A lot of people leaving prison have nowhere to go and the government doesn’t care, they are no longer responsible. These people, men and women both, walk out of the prison life they have lived for many years into another prison of sorts. They are free, but what now? What about the ones who have no family or friends? They walk out into their new freedom and into the unknown. I’ve never asked one personally but my guess would be that walking out of prison into a world all alone with nowhere to go is probably more frightening than the day they walked into the prison facility. That’s a total guess on my part, maybe I’m wrong. I would hope I am wrong. Their life won’t be controlled by someone else any longer. They have to figure out where they will live, how they will eat, where they will shower, try to find a job….the list is long of things that felons face once they “have paid their dues” to society in prison. This country does very a POOR job of preparing felons to re-enter the real world. Many articles have been written on this site about this subject.

This is on my mind today because one of our local news stations posted a story on Facebook last night about a woman who has been out of prison for 4 years and can’t find a job because she is a convicted felon. I know there are programs for felons to help them find jobs and I don’t know why this particular woman hasn’t had any luck with those programs. Her story was a bit “woe is me” but it wasn’t the story that caught my interest. It was the 500+ comments on the post that had my attention. It doesn’t take long when reading comments on a post like that to understand just how biased and uninformed the majority of this country is about prisons, laws, sentencing, etc, etc.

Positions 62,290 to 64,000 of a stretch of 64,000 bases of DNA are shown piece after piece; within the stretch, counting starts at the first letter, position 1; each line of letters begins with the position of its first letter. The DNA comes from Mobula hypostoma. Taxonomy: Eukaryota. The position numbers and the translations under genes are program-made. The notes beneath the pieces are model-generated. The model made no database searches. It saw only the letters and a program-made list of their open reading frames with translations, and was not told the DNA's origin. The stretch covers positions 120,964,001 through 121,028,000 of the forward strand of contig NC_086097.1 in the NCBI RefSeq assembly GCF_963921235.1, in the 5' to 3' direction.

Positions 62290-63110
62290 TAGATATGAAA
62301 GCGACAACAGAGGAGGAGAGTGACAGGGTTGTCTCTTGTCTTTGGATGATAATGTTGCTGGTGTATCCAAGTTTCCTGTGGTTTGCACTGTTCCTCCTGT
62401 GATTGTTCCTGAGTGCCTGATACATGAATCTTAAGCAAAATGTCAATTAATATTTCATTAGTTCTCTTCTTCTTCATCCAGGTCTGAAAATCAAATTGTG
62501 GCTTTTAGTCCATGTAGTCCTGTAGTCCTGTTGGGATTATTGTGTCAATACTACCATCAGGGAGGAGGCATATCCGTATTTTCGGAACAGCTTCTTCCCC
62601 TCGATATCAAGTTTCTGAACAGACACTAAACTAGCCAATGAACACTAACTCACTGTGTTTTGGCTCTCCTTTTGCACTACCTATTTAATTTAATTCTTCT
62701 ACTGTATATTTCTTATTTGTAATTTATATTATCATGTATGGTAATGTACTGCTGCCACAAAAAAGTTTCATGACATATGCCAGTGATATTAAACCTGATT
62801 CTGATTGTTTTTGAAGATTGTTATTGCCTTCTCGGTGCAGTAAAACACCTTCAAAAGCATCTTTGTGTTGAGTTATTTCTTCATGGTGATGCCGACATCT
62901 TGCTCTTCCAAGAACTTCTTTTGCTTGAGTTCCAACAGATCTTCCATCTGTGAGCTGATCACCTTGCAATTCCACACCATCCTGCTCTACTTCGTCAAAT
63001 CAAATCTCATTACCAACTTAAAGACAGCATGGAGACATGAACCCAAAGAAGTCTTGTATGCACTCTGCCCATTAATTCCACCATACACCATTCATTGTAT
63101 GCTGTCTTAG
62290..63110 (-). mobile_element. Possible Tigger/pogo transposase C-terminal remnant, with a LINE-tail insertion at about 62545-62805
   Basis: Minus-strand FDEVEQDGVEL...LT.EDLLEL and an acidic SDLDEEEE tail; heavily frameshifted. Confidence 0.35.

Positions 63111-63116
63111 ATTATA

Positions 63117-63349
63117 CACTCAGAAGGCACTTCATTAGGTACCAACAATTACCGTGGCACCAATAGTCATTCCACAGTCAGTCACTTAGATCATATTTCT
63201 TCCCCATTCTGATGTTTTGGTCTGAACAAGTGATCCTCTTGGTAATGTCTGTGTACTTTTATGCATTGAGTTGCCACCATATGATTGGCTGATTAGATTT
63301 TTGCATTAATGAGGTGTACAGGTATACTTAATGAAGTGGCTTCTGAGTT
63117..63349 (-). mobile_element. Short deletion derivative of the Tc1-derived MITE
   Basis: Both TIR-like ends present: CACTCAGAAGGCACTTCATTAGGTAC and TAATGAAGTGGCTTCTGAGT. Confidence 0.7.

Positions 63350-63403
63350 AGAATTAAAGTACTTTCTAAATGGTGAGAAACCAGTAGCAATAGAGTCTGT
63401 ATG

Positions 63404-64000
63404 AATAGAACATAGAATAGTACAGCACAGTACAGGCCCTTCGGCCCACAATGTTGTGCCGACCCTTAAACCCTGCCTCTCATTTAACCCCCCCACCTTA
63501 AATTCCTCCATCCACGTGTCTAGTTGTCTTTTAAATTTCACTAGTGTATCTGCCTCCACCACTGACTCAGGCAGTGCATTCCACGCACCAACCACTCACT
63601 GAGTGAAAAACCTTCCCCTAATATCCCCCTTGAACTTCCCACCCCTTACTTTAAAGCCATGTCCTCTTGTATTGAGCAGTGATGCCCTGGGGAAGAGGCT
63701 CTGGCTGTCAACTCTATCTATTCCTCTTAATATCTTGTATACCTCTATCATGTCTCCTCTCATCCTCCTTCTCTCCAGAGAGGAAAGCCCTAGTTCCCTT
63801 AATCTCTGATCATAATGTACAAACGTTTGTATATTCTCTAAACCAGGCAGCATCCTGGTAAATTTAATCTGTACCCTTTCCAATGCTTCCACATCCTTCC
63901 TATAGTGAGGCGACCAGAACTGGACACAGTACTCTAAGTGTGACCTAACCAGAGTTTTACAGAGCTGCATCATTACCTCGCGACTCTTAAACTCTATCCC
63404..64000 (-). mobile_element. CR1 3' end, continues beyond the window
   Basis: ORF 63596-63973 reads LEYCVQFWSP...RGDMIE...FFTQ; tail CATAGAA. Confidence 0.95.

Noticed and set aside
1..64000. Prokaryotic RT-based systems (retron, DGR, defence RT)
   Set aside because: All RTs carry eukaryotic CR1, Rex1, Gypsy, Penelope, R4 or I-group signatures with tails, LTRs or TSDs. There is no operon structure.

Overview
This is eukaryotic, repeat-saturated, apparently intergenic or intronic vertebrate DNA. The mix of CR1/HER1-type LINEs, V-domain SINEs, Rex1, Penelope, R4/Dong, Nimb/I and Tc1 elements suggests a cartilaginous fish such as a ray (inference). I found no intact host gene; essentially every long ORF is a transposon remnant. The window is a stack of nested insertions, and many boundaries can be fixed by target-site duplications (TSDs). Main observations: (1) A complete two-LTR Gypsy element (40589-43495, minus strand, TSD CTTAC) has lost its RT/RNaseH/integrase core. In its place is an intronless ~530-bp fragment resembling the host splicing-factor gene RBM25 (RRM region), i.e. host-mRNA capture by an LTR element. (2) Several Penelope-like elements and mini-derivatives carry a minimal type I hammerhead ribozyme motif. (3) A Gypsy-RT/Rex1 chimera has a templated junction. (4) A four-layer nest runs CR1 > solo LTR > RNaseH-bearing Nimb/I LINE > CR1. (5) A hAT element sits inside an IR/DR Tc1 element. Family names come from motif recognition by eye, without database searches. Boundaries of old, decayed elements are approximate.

VERY UNINFORMED.

The comments from people who quoted a Bible verse to back up their OPINIONS were the worst ones. I always find it difficult to keep my mouth shut when people try to use the Bible as a basis for the hateful things they say and believe. Those folks must not know my Jesus. Many people truly believe that if someone ends up in prison they deserve any hardships that come their way for the rest of their lives. Many people believe in a system that is broken at its very core. Many people don’t believe that prison is a business and the government has more concerns than just “rehabilitating” people when they go to prison.